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Strengthening Relationships
and Sex Education


Top Tips for teaching about abortion

  1. One in three women in the UK will have an abortion by the age of 45. (1) Approximately half of young people who become pregnant will choose to end the pregnancy.(2) It’s important therefore that young people who have had, or who will go on to have experience of abortion, do not feel alienated or judged by group discussion.
  2. Settting groundrules (or a ‘working agreement’) for the lesson will ensure that students understand the importance of respectful and sensitive discussion.
  3. Ensure teaching materials are evidence-based and do not stigmatise any particular pregnancy option. Check factual information against reputable organisations such as Education For Choice, FPA, Brook and The Royal College of Obstetricians and Gynaecologists.
  4. If students are required to carry out their own research into abortion try to provide trustworthy websites and materials for them to work from. You and they should be aware that some anti-abortion websites will contain distressing images and inaccurate information.
  5. Ensure education about abortion includes discussion of safer sex and prevention of unintended pregnancy. Include information on local sexual health services for young people – the FPA’s Find a Clinic tool is useful for this.
  6. Make sure that students understand the difference between medical abortion (when medication is used to end a pregnancy) and emergency contraception (which helps to prevent pregnancy). Phrases like ‘abortion pill’ can cause confusion for some.
  7. Encourage students to separate out the facts about abortion (in what circumstances abortion is legal, the safety of the procedure) from their opinions and beliefs (for example, when life begins). Correct myths and misinformation and promote an open discussion of beliefs which is respectful and inclusive.
  8. Explore the varying views on abortion from both within and between different faiths (as well as covering secular values). Ask students what they know about the different religious positions on abortion and supplement with information from official websites and materials.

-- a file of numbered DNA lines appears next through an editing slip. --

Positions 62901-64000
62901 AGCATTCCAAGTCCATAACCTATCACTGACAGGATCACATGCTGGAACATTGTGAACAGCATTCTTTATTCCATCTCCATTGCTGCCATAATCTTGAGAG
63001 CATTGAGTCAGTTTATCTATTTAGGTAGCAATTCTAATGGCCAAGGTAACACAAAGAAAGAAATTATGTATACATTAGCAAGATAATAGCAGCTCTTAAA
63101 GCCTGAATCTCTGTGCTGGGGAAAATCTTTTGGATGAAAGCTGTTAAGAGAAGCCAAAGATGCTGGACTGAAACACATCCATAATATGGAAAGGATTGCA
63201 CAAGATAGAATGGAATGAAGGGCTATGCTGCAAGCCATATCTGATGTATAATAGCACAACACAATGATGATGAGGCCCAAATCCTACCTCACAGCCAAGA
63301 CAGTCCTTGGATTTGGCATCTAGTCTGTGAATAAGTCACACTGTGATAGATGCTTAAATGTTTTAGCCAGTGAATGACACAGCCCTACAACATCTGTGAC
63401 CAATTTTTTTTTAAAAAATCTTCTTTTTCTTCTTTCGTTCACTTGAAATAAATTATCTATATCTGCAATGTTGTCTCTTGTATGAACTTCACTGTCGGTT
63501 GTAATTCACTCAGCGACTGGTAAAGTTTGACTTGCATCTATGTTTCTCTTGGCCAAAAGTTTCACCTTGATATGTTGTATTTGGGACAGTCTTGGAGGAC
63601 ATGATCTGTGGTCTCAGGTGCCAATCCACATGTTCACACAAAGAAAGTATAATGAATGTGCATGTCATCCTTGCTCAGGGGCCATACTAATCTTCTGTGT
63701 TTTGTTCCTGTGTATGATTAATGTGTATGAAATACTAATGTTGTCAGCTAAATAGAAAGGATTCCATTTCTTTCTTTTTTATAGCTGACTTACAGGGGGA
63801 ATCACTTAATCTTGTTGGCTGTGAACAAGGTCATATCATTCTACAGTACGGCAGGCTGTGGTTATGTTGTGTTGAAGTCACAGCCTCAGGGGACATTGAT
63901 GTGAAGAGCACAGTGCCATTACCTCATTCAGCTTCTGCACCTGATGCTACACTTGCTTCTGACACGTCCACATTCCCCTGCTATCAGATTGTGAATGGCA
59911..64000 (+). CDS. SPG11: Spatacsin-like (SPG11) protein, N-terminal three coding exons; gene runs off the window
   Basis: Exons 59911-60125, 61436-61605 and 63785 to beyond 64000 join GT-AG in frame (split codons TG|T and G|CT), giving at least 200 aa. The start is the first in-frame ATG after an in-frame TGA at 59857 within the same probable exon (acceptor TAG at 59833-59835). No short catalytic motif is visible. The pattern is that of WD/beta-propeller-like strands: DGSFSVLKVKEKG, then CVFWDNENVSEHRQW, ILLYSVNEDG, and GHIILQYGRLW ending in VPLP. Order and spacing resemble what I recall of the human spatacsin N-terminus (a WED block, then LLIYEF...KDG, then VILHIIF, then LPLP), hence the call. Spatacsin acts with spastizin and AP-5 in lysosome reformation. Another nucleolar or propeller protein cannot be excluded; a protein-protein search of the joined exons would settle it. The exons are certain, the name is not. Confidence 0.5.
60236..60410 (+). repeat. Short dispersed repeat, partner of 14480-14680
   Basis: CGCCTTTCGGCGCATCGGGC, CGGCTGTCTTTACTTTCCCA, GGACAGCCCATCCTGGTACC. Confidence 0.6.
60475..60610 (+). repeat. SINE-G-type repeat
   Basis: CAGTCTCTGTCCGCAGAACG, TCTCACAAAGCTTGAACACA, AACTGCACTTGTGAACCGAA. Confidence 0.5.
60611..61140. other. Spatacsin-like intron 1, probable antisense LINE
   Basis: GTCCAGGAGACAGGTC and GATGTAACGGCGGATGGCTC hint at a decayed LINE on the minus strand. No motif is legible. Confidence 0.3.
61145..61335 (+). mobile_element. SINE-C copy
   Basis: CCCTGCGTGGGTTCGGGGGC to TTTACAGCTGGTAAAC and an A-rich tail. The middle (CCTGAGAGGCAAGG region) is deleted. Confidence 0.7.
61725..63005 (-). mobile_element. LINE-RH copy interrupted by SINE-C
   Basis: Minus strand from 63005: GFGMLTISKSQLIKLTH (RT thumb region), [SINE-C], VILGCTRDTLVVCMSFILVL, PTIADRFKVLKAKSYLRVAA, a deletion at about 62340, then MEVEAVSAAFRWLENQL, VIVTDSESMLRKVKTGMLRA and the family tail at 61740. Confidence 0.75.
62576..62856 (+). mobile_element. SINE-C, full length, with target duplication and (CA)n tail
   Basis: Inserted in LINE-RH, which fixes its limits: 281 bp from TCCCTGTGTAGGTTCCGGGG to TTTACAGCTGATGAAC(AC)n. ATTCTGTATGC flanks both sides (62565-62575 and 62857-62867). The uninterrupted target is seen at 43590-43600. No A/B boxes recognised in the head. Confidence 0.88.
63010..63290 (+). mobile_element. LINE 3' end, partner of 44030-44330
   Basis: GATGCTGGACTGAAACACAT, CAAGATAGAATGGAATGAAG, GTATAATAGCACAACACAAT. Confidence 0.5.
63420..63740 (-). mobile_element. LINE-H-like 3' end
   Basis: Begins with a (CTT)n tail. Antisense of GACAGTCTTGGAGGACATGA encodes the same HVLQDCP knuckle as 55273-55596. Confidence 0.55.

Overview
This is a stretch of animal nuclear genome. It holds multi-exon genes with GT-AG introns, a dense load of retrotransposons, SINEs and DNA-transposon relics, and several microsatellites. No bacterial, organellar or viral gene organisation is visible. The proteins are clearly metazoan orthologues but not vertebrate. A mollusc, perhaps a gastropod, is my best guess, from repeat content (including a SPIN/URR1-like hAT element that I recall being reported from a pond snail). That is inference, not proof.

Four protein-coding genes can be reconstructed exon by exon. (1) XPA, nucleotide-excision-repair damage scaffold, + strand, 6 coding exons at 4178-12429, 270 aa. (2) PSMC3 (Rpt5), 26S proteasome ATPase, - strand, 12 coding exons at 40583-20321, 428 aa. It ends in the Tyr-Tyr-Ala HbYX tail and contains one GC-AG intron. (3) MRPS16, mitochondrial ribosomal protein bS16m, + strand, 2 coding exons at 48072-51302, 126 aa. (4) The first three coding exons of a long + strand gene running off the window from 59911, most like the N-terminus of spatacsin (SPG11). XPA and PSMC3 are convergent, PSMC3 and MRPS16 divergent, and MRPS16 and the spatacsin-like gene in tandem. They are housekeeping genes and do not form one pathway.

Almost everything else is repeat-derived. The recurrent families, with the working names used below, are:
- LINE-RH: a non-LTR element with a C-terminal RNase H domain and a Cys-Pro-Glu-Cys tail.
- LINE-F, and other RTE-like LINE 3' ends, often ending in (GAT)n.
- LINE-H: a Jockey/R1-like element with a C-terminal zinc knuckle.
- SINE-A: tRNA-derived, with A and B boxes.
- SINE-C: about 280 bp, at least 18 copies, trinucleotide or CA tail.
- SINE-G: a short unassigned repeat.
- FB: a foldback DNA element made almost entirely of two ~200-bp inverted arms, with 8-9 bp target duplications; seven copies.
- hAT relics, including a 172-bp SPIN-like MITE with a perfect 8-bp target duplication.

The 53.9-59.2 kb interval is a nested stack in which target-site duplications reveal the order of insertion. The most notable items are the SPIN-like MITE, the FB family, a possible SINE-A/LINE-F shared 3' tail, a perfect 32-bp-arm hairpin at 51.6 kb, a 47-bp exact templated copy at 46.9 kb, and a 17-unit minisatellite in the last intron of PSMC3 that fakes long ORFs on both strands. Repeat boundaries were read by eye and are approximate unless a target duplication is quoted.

9. The Department of Education’s SRE Guidance advises against teaching about abortion in a debate format. A debate risks polarising the topic and treating abortion as a purely abstract topic, rather than a real aspect of many people’s lives.
  10. Create a lesson which is in itself balanced, and takes into account the different moral, ethical and religious positions on abortion.

For more information, see Education For Choice’s Best Practice Toolkit: Abortion Education – free to download here.

Other useful resources for teaching about abortion:

Brook: information on all aspects of sexual health for young people, including professional resources.

FPA: information on sexual and reproductive health, including detailed information on contraception and the Find a Clinic tool which gives information on local sexual health services.

Department for Education SRE Guidance: statutory guidance for teaching about sex and relationships.

Conception Statistics: The Office for National Statistics collects data on conceptions, including those for young people 18 and under.

British Pregnancy Advisory Service (BPAS): provides accurate information about abortion methods.

The Royal College of Obstetricians and Gynaecologists (RCOG): this patient care leaflet gives accurate legal and medical information about abortion.

[1] The Care of Women Requesting Induced Abortion (2011) Royal College of Obstetricians and Gynaecologists

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